Absence of plastin 1 causes abnormal maintenance of hair cell stereocilia and a moderate form of hearing loss in mice.

Taylor R, Bullen A, Johnson SL, Grimm-Günter EM, Rivero F, Marcotti W, Forge A, Daudet N - Hum. Mol. Genet. (2014)

Adaptation properties of the MET current in Pls1 KO OHCs. (A and B) Driver voltages to the fluid jet (top) and transducer currents recorded at –81 mV (bottom) from a het and a Pls1 KO OHC, respectively. At –81 mV, positive DVs (excitatory direction) elicited inward transducer currents that declined or adapted over time in OHCs (arrows). Current decline was best fitted with two time constants (thick line superimposed on the currents): control τfast 1.2 ms, τslow 18.6 ms; knock-out τfast 1.4 ms, τslow 12.8 ms. A small transducer current was present at rest (before t = 0) and inhibitory bundle displacements turned this off. Upon termination of the inhibitory stimulus, the transducer current in het and Pls1 KO OHCs showed evidence of rebound adaptation (arrowheads). (C and D) Driver voltages to the fluid jet (top) and transducer currents recorded at +99 mV (bottom) from a het and a Pls1 KO OHC, respectively. Note that all manifestations of transducer current adaptation (current decline during excitatory stimuli and rebound following inhibitory stimuli) were absent at +99 mV and the resting current increased. (E) Average fast and slow time constants (τ) used to fit the onset adaptation to excitatory displacement at –81 mV in het and Pls1 KO OHCs (P5–P8), including the cells shown in (A) and (B). (F) Extent of adaptation to excitatory displacement from the same cells used in (E).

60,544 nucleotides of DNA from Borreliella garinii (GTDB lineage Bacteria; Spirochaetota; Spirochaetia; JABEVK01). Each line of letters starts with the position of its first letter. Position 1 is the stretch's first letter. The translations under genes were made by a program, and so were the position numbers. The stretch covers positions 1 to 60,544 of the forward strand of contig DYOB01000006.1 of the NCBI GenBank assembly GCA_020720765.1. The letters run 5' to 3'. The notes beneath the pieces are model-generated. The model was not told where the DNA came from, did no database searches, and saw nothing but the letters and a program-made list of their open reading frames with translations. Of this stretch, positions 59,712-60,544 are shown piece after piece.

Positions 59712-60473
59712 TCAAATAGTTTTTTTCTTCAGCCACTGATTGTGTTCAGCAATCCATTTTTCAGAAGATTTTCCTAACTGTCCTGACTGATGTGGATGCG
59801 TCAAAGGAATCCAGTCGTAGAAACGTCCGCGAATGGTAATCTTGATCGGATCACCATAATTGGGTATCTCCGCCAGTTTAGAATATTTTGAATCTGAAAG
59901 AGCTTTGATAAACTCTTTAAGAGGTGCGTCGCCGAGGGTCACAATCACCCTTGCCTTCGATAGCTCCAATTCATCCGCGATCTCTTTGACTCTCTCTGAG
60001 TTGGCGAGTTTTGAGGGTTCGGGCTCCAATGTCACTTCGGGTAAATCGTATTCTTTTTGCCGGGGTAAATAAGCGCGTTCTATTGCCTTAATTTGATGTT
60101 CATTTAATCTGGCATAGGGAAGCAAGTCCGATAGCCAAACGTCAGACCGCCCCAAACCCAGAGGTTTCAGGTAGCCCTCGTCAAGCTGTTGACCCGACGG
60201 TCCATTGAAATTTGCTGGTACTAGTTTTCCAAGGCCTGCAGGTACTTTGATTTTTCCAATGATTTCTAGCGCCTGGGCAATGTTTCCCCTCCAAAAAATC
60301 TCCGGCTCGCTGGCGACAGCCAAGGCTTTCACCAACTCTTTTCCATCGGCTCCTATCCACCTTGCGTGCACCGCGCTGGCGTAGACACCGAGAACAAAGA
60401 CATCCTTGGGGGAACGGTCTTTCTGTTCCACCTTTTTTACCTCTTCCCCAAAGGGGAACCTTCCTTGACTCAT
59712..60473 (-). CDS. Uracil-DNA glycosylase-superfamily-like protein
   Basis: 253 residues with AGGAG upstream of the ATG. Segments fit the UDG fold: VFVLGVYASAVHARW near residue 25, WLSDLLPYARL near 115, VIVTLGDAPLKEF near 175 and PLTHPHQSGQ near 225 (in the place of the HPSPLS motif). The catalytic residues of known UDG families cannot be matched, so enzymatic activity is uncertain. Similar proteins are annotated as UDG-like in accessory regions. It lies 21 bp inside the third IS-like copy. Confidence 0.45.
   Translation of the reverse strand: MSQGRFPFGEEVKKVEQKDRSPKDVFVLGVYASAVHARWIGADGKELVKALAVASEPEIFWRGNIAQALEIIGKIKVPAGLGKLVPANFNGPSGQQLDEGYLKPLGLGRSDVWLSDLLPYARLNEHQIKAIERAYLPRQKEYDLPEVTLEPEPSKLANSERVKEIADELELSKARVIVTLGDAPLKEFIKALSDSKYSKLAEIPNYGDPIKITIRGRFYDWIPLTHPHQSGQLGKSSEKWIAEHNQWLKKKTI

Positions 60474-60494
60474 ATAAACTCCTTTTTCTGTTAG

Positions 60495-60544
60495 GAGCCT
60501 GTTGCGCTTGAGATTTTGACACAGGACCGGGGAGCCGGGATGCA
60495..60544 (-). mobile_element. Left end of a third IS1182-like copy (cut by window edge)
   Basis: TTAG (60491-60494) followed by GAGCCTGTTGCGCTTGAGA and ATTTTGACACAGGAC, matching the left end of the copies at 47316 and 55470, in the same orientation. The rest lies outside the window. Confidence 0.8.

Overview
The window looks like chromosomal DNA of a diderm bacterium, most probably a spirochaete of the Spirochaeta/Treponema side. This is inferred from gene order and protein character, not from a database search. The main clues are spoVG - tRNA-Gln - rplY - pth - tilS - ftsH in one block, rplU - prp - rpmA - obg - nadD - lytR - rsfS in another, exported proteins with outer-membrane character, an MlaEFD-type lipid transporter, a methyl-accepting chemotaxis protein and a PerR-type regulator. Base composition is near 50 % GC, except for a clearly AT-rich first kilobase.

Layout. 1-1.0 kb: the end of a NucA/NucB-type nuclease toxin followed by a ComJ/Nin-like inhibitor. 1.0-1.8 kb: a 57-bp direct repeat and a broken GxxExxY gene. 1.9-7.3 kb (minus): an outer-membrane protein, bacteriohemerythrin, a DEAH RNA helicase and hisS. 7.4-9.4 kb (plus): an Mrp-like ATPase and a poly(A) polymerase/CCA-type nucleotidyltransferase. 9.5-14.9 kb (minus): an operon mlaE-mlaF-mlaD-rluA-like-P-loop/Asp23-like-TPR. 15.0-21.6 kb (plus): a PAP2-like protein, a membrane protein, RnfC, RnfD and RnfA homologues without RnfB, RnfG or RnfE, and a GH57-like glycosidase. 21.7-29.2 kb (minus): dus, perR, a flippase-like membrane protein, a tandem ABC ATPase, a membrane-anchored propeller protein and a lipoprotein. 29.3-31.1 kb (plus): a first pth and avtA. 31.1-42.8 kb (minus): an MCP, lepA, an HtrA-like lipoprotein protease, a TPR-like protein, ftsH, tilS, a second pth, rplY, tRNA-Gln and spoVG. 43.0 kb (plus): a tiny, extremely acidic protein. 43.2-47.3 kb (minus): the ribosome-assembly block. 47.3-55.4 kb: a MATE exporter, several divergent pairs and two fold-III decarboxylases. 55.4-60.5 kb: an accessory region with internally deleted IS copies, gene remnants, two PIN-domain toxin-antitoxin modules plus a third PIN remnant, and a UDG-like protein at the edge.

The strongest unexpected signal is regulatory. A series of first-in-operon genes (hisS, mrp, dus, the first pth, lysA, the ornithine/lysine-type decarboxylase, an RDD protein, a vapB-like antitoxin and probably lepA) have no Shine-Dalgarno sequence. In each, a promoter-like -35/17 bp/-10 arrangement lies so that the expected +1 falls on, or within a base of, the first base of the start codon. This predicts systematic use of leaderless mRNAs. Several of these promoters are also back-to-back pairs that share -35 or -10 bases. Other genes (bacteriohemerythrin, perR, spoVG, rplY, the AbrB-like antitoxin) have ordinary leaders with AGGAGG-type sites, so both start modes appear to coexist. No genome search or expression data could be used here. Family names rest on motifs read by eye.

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Related In: Results  -  Collection

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DDU417F9: Adaptation properties of the MET current in Pls1 KO OHCs. (A and B) Driver voltages to the fluid jet (top) and transducer currents recorded at –81 mV (bottom) from a het and a Pls1 KO OHC, respectively. At –81 mV, positive DVs (excitatory direction) elicited inward transducer currents that declined or adapted over time in OHCs (arrows). Current decline was best fitted with two time constants (thick line superimposed on the currents): control τfast 1.2 ms, τslow 18.6 ms; knock-out τfast 1.4 ms, τslow 12.8 ms. A small transducer current was present at rest (before t = 0) and inhibitory bundle displacements turned this off. Upon termination of the inhibitory stimulus, the transducer current in het and Pls1 KO OHCs showed evidence of rebound adaptation (arrowheads). (C and D) Driver voltages to the fluid jet (top) and transducer currents recorded at +99 mV (bottom) from a het and a Pls1 KO OHC, respectively. Note that all manifestations of transducer current adaptation (current decline during excitatory stimuli and rebound following inhibitory stimuli) were absent at +99 mV and the resting current increased. (E) Average fast and slow time constants (τ) used to fit the onset adaptation to excitatory displacement at –81 mV in het and Pls1 KO OHCs (P5–P8), including the cells shown in (A) and (B). (F) Extent of adaptation to excitatory displacement from the same cells used in (E).